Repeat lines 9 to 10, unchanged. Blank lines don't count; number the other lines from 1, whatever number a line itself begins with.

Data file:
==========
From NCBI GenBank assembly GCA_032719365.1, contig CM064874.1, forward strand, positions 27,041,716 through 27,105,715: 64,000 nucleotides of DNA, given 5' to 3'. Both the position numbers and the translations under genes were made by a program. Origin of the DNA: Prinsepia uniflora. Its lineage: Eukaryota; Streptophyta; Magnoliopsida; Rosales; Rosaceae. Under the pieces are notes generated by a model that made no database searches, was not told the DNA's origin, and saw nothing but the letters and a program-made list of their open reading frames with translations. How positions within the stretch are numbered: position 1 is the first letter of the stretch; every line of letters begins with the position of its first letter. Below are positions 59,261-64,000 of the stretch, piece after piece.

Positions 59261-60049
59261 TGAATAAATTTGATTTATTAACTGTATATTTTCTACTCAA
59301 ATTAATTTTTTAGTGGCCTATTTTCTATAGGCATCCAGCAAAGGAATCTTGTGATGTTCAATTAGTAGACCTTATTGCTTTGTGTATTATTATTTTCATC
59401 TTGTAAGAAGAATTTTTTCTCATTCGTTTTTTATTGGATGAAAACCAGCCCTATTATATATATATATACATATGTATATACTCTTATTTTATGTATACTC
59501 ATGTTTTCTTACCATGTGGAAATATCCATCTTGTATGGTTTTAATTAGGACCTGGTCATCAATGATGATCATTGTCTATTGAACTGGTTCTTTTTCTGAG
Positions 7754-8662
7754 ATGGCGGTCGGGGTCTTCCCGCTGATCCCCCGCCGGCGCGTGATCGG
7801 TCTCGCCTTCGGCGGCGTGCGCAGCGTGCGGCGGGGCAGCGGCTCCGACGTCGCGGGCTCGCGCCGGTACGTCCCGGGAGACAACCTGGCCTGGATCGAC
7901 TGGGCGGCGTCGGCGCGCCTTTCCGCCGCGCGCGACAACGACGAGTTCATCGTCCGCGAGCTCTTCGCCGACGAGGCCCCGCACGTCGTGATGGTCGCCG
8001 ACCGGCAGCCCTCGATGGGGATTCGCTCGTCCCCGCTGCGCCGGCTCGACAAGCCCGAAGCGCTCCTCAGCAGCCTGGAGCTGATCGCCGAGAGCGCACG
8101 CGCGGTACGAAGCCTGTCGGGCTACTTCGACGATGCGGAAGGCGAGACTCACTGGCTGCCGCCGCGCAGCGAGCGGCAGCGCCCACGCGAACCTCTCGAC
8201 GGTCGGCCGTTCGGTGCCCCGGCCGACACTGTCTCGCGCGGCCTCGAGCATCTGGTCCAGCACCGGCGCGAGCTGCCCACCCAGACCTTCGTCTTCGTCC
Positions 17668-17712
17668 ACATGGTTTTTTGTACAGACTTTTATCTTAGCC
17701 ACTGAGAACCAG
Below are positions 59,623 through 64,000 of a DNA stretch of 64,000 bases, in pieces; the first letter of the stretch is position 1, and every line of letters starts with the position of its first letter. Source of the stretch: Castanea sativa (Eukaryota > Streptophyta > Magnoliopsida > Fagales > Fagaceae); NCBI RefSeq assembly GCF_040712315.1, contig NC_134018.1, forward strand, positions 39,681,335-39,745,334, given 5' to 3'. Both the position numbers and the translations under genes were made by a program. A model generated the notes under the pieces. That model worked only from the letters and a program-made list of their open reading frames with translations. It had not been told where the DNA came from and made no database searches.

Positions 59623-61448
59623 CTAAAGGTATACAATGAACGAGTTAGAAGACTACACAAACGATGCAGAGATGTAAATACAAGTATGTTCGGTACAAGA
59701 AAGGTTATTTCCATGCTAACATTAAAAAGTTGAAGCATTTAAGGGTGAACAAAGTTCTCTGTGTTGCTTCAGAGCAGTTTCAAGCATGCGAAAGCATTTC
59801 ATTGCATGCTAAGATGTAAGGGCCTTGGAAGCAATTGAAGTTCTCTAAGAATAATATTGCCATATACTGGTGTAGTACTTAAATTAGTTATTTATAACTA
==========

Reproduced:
7801 TCTCGCCTTCGGCGGCGTGCGCAGCGTGCGGCGGGGCAGCGGCTCCGACGTCGCGGGCTCGCGCCGGTACGTCCCGGGAGACAACCTGGCCTGGATCGAC
7901 TGGGCGGCGTCGGCGCGCCTTTCCGCCGCGCGCGACAACGACGAGTTCATCGTCCGCGAGCTCTTCGCCGACGAGGCCCCGCACGTCGTGATGGTCGCCG